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Call To Speak Out against Law Changes in Tonga

9 June 2003 Media Release

UNESCO NZ Calls on Pacific States to Speak Out against Law Changes in Tonga


The National Commission for UNESCO (United Nations Educational Scientific and Cultural Organisation) in New Zealand is urging Governments in the Pacific to follow the lead from the New Zealand Government and speak out strongly against the Tongan Government’s plans to make legislative changes to its constitution that would result in a serious breach of basic human rights.

“We understand that the law change would in effect legalise an ongoing ban on the distribution of the newspaper Taimi’o Tonga, and we feel this constitutes a breach of press freedom and freedom of expression”, said Laurence Zwimpfer, a member of the New Zealand National Commission for UNESCO and a member of UNESCO’s 26-country Intergovernmental Council for the Information for All Programme.

“The principles of freedom of expression and press freedom go to the very heart of what UNESCO is all about,” said Mr Zwimpfer. “For a UNESCO member state like Tonga to ignore these principles is a great concern for all Pacific nations.

“New Zealand and other Pacific nations work hard in Paris, where UNESCO is headquartered, to promote the needs of Pacific Island states and secure resources for the region, and to have something like this come along really undermines our efforts,” said Mr Zwimpfer. “How can we make a case to the international community to recognise the special needs of Pacific Island states while Tonga appears to be heading in a direction that is in total conflict with such a basic human rights issue.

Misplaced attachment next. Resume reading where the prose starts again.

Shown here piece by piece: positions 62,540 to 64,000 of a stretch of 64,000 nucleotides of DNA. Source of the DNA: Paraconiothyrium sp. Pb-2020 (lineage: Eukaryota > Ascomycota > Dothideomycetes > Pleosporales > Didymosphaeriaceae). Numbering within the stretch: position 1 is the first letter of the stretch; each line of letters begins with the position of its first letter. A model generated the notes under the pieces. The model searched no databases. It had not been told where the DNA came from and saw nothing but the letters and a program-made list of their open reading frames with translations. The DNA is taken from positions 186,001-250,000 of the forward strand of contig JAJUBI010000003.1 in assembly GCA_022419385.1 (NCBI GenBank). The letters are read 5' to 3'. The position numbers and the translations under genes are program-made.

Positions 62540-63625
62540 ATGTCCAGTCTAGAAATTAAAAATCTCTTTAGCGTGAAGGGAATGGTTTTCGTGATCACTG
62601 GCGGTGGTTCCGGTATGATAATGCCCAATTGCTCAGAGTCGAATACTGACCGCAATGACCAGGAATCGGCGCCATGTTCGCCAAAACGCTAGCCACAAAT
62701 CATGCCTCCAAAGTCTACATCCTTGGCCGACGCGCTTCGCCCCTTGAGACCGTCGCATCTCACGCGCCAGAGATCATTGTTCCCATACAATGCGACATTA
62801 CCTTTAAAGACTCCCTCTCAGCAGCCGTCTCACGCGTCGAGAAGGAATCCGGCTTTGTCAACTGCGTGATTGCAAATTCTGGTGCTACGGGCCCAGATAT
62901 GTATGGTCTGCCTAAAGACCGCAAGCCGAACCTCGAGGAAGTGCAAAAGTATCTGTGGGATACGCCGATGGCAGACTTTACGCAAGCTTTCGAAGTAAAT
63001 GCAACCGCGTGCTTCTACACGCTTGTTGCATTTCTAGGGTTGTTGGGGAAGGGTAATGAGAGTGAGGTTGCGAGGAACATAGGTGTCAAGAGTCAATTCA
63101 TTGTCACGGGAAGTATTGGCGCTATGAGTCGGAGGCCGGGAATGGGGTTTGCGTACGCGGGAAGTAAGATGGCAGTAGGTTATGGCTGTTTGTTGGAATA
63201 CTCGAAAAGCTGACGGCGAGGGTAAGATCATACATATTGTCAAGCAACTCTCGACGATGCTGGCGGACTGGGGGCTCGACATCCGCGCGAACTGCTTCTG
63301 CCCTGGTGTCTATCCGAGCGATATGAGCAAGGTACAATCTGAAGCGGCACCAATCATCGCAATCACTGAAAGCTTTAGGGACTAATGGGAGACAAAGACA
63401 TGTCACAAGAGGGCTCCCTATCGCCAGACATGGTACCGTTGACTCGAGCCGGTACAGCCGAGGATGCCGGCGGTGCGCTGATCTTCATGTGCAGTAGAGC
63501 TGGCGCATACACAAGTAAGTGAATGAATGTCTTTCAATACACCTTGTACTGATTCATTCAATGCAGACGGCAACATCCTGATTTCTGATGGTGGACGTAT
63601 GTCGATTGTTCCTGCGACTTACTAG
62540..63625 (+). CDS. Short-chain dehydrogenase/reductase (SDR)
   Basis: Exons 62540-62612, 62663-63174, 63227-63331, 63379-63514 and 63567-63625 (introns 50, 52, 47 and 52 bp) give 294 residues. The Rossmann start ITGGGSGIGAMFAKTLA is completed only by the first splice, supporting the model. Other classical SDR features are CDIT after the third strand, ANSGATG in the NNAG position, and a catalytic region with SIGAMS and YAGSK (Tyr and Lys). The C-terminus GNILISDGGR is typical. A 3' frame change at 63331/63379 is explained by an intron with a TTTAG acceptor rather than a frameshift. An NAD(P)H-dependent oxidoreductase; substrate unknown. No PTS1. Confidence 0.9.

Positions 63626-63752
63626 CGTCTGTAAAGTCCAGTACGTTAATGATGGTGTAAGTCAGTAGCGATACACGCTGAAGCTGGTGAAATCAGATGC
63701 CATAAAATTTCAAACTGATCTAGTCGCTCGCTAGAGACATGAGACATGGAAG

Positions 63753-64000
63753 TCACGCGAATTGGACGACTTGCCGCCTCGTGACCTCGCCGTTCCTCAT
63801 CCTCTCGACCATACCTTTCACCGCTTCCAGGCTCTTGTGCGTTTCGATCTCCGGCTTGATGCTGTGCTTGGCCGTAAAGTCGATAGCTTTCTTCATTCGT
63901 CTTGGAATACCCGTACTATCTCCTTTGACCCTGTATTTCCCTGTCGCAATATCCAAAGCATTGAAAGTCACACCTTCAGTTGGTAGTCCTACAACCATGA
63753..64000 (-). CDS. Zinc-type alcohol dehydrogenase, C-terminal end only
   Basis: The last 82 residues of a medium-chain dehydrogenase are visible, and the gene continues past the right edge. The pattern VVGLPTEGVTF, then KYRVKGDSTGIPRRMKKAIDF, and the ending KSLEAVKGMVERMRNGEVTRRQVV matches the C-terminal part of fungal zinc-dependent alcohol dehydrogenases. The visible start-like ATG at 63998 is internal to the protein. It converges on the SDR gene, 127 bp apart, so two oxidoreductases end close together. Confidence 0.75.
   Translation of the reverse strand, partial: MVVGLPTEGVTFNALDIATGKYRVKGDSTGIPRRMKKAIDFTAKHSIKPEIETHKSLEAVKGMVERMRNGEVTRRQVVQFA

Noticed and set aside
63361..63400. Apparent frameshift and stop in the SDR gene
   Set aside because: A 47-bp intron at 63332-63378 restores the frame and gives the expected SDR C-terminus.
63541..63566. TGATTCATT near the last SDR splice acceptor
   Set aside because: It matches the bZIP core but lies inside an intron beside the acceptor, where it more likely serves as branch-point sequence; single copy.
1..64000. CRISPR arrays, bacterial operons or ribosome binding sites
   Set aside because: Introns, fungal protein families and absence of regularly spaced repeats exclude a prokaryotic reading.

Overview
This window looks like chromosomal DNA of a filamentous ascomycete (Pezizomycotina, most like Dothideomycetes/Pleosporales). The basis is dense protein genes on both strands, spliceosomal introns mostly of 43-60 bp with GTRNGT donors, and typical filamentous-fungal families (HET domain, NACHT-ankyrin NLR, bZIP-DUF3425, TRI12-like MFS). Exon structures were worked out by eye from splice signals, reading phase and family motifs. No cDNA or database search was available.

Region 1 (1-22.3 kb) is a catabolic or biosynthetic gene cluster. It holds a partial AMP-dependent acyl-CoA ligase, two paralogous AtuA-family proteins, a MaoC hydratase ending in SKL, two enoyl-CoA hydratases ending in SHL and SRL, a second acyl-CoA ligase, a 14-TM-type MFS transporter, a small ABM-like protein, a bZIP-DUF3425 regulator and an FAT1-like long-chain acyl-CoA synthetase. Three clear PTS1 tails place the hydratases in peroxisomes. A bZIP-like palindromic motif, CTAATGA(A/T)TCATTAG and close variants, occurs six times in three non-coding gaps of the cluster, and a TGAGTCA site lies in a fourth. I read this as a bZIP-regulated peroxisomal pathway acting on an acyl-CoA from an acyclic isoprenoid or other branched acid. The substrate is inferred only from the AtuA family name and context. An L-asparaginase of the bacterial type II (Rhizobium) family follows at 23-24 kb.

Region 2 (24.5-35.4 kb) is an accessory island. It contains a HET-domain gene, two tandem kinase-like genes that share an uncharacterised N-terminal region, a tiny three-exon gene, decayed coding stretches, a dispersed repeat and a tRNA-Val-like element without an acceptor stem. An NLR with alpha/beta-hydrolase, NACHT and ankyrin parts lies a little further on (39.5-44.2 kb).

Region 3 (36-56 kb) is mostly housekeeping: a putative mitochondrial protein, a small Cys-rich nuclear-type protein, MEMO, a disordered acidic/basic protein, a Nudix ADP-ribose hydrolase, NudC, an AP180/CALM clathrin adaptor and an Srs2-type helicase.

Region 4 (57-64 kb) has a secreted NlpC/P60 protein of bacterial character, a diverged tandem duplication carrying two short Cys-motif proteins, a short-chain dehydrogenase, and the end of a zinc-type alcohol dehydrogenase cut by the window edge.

“We appeal to the Government of Tonga to reconsider the serious implications of such a law change, and reflect on how damaging such a move could be for Tonga as a member of the United Nations, the Commonwealth and the Pacific Forum.”

The New Zealand National Commission is consulting with UNESCO in Apia and Paris to determine strategies for influencing the Government of Tonga to reconsider this move and immediately remove the ban on Taimi’o Tonga.

“We have asked for this matter to be included on the agenda for our UNESCO Pacific Islands consultation, to be held in Fiji in July. We are gearing up for the biennial UNESCO General Conference, to be held in Paris later this year. Our success as a sub-region depends on a united voice; it is easy for the needs of other regions with much higher populations to swamp the views from the Pacific. The last thing we need is to have one of our Pacific member states out of step on such a fundamental human rights principle,” Mr Zwimpfer said.

“We support the practical initiatives of organisations like the Pacific Islands News Association (PINA), that hosted a workshop in Tonga on World Press Freedom Day (3 May 2003) to debate the current controversy.

“We hope that through dialogue and an ongoing international exchange of views, Tonga may find another way to address its concerns without threatening press freedom or freedom of expression by its citizens.”


For further Information please contact:

Laurence Zwimpfer
UNESCO NZ National Commission
Ph +64-4-472 9797

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